GRADE: C+

WR Corey Coleman (one year, terms not available)

The Giants once had hope for the former first-round pick, who is still pretty fast. He was most valuable to them as a kick returner, and figured to have that job last season. Then he tore his ACL in the summer and his season ended. He's still only 25, but likely will never be more than a returner or role player. The Giants are basically just giving him a shot to prove he's healthy and try to make the roster in camp.

GRADE: C

RB Dion Lewis (one year, terms not available)

In many ways, he's an ideal complement and backup to Saquon Barkley. He can pick up 150 carries, if necessary, as he did in New England in 2017 and Tennessee in 2018. Or he can just spell Barkley for a series or two.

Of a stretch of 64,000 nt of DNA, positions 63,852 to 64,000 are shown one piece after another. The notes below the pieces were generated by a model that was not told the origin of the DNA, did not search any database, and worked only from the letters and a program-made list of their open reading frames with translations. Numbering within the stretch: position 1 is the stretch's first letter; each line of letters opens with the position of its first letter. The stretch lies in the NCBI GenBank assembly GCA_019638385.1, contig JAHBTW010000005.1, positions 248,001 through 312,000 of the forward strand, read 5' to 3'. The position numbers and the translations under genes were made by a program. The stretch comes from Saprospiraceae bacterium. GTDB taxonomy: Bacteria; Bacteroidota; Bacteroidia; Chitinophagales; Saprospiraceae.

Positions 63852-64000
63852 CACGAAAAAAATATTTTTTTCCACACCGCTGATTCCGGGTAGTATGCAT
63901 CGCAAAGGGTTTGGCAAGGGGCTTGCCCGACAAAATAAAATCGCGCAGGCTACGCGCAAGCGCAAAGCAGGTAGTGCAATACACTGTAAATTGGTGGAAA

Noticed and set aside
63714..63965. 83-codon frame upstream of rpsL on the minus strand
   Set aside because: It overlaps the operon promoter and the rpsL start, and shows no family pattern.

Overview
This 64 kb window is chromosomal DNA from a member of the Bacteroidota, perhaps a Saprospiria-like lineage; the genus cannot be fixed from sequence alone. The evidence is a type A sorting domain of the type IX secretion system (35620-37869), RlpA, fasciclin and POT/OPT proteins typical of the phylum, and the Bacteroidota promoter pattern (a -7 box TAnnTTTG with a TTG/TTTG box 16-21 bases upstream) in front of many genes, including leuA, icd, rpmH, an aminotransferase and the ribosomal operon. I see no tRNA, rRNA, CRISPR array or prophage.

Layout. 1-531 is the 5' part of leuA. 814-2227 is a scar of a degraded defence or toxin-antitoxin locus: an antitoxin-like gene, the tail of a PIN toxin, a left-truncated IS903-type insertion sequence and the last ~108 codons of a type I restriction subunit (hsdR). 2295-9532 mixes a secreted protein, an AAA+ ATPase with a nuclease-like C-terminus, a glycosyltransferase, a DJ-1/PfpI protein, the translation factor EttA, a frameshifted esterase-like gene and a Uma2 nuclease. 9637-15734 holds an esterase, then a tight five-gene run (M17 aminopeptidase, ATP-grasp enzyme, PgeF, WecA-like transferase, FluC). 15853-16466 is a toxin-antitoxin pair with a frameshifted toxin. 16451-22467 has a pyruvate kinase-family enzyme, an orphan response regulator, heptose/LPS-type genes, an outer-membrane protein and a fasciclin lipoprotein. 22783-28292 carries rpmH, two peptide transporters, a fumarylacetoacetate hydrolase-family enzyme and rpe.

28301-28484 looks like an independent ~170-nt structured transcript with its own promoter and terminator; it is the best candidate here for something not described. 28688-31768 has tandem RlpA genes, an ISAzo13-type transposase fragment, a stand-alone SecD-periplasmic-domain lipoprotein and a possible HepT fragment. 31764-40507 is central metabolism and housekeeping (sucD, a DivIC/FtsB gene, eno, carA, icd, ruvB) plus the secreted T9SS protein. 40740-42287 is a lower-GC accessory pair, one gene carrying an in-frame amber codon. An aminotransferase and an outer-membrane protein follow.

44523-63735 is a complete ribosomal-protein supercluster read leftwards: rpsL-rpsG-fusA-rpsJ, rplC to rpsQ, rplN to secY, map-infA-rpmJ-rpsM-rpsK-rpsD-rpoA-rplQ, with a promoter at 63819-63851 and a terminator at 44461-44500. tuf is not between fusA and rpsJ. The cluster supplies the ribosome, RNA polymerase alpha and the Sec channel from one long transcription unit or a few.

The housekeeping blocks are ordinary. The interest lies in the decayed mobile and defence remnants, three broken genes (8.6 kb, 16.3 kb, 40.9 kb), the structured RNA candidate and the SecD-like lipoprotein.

He's dangerous as a receiver out of the backfield, too (59 catches for 400 yards two years ago). And obviously Joe Judge knows the former Patriot well. On a one-year deal, it's hard not to like this move.

DT Austin Johnson (terms unavailable)

The 6-4, 314-pounder never lived up to his promise as a second-round pick of the Titans in 2016. He's mostly been a backup and special teamer. The Giants have a lot of defensive linemen, so Johnson is clearly a depth player with a chance to compete for a roster spot. He does have a big booster on staff in new defensive line coach Sean Spencer, who was Johnson's D-line coach at Penn State.

GRADE: C+

What to Read Next